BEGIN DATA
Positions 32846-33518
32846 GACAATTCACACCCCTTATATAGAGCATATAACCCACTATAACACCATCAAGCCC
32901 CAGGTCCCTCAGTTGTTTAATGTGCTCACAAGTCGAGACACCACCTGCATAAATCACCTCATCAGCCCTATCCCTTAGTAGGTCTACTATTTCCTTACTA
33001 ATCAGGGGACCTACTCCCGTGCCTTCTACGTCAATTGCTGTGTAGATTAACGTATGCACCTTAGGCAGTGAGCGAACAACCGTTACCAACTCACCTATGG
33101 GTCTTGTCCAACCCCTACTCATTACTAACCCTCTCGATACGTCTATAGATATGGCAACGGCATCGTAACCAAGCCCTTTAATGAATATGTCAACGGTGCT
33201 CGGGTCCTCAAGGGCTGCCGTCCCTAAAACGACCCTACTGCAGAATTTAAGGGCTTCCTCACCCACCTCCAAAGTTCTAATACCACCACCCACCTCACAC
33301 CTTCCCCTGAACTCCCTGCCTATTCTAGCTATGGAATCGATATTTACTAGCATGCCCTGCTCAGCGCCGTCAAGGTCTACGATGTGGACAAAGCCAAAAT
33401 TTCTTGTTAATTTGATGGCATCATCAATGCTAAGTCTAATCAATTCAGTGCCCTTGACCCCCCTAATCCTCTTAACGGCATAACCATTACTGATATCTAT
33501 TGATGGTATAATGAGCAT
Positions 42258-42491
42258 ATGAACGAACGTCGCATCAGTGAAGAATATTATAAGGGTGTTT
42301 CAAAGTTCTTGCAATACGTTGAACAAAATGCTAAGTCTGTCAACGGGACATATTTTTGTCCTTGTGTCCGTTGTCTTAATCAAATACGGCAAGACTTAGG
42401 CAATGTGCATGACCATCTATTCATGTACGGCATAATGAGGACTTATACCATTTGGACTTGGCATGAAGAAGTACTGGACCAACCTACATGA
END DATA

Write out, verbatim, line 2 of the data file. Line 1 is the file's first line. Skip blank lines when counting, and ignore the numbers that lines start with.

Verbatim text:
32846 GACAATTCACACCCCTTATATAGAGCATATAACCCACTATAACACCATCAAGCCC